Patricia Purcell
Suzuki Association Member
Violin, Suzuki in the Schools, Viola
Fort Worth, TX
100 posts

Thanks for sharing your list. Most pieces that you find engaging will probably appeal to your students. I certainly agree with the previous comment that there is a wide variety of music that can be inspiring. Enjoy!

Jennifer Burton said: Feb 23, 2011
Jennifer BurtonInstitute Director
Suzuki Association Member
Violin, Viola
Stevens Point, WI
26 posts

Patty, I love how you said music can remind us of someone or an important event in our lives. Fabulous summary of how music affects us. I vote for Beethoven’s 6th symphony, Bach Brandenburg concerti, Mozart clarinet concerto and any Haydn string quartet.

Cecile said: Mar 3, 2011
Cecile Pendleton
Suzuki Association Member
Violin, Viola
Bellingham, WA
2 posts

Hello, I am a Suzuki parent and former Suzuki student. My children are 6 (violin) and 4 (viola). We have played all forms of music (classical, pop, rock, jazz, folk, international) for them from the womb, as my husband and I are avid music lovers. However, our kids have gravitated particularly to Beethoven Symphonies (all 9, all movements, no kidding!), Mozart piano works, the Beatles, and Kraftwerk (a German electronic music band.) Expose kids to everything and they will decide on their own favourites.

I think showing them pictures of the performers and composers helps a lot, too. It gives them more of an idea that the people creating music are real people. It’s easy to find images and videos online or at the library.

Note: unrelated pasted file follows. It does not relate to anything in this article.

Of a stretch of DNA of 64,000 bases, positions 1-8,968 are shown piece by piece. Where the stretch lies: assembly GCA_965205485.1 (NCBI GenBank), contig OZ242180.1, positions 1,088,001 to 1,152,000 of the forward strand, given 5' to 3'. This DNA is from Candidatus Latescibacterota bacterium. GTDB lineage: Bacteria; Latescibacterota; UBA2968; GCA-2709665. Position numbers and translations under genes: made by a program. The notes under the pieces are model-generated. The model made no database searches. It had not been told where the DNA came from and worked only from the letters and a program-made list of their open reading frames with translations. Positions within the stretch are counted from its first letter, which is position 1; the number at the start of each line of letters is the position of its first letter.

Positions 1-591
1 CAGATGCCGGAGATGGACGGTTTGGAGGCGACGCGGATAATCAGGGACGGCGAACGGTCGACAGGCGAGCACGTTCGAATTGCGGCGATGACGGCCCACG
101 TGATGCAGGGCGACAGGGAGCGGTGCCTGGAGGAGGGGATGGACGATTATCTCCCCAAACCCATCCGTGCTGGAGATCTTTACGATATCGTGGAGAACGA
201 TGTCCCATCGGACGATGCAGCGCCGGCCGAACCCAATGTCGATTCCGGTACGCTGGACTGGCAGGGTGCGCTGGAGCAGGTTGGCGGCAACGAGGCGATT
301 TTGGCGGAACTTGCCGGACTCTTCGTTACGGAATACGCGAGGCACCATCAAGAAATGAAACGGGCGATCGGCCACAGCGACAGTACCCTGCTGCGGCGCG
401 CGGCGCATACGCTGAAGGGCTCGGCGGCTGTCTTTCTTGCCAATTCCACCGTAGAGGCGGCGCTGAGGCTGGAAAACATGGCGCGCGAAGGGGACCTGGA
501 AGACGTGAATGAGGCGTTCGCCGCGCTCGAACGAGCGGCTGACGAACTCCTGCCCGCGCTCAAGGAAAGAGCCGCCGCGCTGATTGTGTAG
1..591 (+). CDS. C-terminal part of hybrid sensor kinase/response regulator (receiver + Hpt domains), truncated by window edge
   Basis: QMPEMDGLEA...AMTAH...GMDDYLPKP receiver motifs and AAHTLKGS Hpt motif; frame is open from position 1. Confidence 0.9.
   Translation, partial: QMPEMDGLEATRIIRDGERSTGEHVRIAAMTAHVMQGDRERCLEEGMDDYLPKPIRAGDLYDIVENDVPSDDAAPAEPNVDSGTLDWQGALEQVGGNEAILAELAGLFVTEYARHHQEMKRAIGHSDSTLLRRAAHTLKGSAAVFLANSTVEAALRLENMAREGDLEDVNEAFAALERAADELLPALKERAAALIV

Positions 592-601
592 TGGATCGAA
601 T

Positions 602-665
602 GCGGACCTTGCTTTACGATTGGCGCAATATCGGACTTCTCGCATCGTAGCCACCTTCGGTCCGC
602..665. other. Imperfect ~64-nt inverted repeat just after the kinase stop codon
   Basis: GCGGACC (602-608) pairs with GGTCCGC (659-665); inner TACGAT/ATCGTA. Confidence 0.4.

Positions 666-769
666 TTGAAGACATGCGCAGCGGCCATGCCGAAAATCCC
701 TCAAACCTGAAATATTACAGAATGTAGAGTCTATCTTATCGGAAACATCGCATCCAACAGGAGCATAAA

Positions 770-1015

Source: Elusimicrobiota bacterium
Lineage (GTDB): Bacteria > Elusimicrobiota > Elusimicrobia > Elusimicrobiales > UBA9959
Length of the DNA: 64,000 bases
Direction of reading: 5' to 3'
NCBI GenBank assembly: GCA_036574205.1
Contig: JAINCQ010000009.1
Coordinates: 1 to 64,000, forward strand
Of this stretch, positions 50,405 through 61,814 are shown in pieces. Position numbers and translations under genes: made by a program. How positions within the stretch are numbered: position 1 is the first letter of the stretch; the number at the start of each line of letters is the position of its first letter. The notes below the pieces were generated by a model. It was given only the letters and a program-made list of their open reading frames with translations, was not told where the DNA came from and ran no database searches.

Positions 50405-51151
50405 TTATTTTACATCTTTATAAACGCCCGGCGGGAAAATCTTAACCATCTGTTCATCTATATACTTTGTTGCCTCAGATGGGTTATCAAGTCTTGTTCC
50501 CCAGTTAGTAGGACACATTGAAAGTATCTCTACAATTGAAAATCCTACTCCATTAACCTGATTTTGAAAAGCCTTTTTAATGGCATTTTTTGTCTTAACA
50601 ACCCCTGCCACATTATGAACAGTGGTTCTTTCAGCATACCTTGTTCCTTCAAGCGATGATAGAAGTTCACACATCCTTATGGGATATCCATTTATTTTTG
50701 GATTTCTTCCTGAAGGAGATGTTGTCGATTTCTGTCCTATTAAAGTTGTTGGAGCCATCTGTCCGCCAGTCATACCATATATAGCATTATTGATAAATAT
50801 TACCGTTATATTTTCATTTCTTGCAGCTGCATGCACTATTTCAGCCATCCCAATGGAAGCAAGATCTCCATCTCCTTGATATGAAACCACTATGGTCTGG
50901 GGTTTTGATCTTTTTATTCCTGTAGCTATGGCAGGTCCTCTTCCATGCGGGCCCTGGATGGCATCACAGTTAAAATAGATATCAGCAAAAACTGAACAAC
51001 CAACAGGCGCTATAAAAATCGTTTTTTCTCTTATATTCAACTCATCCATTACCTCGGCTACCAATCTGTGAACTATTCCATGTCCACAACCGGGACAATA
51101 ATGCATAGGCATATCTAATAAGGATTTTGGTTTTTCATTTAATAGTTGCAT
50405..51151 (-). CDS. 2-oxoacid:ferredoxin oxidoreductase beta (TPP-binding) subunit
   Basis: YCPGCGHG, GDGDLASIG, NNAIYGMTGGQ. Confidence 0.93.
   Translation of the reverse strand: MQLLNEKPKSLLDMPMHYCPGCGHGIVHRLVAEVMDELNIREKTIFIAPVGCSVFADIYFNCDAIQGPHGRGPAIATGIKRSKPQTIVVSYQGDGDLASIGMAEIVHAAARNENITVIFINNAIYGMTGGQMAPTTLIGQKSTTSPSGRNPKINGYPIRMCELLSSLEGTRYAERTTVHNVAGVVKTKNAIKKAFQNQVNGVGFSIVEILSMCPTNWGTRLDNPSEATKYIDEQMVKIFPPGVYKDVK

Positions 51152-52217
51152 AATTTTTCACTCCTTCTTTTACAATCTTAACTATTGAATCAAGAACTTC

I have steered away from most recordings that are performed by children (sing-along-group CDs) as I find the performances to be of a lesser quality and I don’t want my kids to think that this is the way it should sound. We go for the original performers of rock/pop/jazz and reputable symphonies, folk groups for the other genres. I found my instinct supported in one of the talks about practicing. The more the child hears the song the wrong way, they think that is how it should sound. We want them to imprint on the good sound, not the bad sound or even the mediocre sound.

I understand that kids may like to hear other kids performing, but for that we choose live performances. There are all kinds of opportunities to see children’s groups perform through local schools, theatre groups, music studios, choral groups, etc. The children get to see and hear other children doing music, which is exciting and inspiring. If the performances are less than perfect, who cares? It’s exciting to see other kids perform and my kids learn that it’s ok to make mistakes in performance and still have fun.

One last note on classical music. There’s an excellent CD series called Classical Kids. The CDs are stories combined with classical music from one composer. Titles are: Beethoven Lives Upstairs, Mr. Bach Comes to Call, Tchaikovsky Discovers America, and Mozart’s Magic Fantasy. These CDs are regular staples in our listening library. Hope you will enjoy them, too!